Blake Beckham, the Miles’ attorney and Special Litigation Counsel for Texans Against HSR, said, “If ever there was a ruling that created ‘the Wild, Wild West’ of eminent domain abuse, this is it—the court of appeals’ ruling creates a dangerous precedent that would allow anybody with $300 and a computer to immediately obtain the extraordinary power of eminent domain by filing papers with the Texas Secretary of State falsely claiming to be a railroad or an interurban. This is not and cannot be the law in Texas.”

Texas Farm Bureau said in its amicus brief to the Court, “This is an important case that deserves a review. The issues, in this case, are exceptional in scope and reach, and important to the citizens and landowners of this state. They will affect rural landowners directly and often, for practical reasons.” (Full text here.)

Texas & Southwestern Cattle Raisers Association told the Court, “These private development projects not only destroy the meaningful use and character of the land, but they do so without adequate due process. The courts, therefore, are the landowner’s last and best hope for ensuring the continued constitutional protection of private property rights when the next privately-funded project comes knocking at their door.” (Full text here.)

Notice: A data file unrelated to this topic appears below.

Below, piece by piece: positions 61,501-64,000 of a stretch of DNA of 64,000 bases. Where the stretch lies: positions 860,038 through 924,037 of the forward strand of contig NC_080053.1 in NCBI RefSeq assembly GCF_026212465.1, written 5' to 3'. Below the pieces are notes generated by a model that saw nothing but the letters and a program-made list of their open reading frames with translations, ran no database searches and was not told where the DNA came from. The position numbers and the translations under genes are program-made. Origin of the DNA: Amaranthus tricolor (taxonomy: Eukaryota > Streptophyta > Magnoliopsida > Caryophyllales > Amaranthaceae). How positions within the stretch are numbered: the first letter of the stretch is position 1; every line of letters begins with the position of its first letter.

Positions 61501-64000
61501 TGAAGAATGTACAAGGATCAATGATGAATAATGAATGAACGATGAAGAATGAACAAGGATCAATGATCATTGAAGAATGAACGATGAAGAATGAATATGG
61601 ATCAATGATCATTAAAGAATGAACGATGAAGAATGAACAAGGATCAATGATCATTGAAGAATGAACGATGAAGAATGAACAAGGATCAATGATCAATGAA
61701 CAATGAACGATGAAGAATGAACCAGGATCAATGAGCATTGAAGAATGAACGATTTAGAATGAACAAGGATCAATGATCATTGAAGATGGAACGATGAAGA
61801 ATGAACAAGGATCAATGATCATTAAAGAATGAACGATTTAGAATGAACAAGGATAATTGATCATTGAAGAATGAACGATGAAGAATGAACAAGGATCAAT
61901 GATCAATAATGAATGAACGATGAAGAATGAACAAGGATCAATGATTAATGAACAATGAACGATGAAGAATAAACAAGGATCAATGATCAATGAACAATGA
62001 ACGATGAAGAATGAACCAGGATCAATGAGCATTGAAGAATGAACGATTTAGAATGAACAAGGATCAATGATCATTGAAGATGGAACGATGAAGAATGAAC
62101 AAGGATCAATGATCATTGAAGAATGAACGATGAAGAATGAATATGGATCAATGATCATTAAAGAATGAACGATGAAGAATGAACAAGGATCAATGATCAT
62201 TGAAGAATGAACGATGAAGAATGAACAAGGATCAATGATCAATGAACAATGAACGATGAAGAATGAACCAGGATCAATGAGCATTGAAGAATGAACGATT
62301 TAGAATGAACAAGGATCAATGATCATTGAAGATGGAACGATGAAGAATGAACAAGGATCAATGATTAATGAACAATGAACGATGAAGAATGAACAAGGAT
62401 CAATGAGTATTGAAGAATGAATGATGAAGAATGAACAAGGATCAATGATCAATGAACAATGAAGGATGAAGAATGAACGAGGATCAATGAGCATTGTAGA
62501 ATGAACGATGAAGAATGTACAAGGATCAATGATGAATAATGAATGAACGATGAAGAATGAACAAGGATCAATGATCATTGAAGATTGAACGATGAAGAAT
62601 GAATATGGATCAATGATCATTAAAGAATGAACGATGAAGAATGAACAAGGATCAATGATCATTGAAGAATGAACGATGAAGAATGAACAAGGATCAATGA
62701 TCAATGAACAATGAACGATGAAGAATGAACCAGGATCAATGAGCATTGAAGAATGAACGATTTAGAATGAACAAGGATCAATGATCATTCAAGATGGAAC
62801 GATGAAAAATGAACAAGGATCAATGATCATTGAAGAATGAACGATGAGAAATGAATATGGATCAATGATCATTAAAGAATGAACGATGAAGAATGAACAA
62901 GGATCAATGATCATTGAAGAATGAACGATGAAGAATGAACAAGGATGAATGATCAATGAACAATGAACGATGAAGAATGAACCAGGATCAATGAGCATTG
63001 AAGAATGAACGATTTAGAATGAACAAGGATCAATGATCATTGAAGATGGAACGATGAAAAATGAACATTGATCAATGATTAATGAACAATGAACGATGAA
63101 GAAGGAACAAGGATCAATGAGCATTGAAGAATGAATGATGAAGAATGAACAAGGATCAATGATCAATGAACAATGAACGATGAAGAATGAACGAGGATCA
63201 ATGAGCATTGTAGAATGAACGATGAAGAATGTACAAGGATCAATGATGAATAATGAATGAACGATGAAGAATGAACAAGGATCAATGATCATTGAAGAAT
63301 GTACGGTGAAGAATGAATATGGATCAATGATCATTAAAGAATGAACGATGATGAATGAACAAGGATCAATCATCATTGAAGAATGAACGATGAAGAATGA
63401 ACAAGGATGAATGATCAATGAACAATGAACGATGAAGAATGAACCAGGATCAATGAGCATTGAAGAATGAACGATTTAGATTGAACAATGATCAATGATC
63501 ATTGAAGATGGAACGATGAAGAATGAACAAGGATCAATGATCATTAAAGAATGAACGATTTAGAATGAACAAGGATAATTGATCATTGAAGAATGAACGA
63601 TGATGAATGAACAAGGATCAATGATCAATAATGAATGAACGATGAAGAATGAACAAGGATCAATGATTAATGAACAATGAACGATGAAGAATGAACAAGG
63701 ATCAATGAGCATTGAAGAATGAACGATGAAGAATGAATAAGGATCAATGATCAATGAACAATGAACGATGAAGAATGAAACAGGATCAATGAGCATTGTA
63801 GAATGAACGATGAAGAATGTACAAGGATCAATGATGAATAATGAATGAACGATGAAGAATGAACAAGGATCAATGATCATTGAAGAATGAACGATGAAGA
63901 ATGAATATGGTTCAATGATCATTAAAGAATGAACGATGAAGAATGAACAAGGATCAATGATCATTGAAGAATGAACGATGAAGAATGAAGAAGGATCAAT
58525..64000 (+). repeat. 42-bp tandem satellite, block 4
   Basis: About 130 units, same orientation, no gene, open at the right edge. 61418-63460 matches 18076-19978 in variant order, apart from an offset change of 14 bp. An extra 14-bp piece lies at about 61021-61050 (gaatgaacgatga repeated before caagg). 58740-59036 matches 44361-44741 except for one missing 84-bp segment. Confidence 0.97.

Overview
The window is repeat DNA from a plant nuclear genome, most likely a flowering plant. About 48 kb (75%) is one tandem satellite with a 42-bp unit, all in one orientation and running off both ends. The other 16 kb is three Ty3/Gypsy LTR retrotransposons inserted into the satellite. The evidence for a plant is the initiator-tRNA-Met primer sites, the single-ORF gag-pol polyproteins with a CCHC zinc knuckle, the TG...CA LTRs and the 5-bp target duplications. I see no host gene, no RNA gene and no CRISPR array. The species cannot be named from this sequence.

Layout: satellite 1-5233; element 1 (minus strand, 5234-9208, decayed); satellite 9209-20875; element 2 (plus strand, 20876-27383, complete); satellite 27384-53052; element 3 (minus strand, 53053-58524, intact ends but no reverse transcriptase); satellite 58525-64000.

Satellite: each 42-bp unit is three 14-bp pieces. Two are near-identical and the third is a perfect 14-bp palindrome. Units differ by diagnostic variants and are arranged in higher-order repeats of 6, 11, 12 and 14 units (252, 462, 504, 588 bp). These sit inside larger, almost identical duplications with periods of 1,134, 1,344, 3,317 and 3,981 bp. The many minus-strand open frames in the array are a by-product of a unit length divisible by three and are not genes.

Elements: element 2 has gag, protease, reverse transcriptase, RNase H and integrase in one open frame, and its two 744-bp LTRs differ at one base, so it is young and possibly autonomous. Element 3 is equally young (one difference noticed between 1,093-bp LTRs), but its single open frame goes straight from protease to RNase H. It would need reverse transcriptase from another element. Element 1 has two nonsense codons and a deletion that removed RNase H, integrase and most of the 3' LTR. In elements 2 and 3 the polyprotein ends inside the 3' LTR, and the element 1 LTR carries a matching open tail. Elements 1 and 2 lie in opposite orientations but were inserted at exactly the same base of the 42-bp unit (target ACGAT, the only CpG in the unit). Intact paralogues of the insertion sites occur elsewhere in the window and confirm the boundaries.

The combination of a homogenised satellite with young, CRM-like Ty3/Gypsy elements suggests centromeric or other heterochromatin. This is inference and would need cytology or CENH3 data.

Texas Commissioner of Agriculture Sid Miller also weighed in: “The project will devastate thousands and thousands of acres of agricultural and special status farmland that is already under constant threat of eminent domain. Landowners who devote their entire lives and all their resources to their farms and ranches, and who rely on the use of their land for income, should not be at the mercy of private actors falsely claiming eminent domain authority, like Texas Central has done here.” (Full text here.)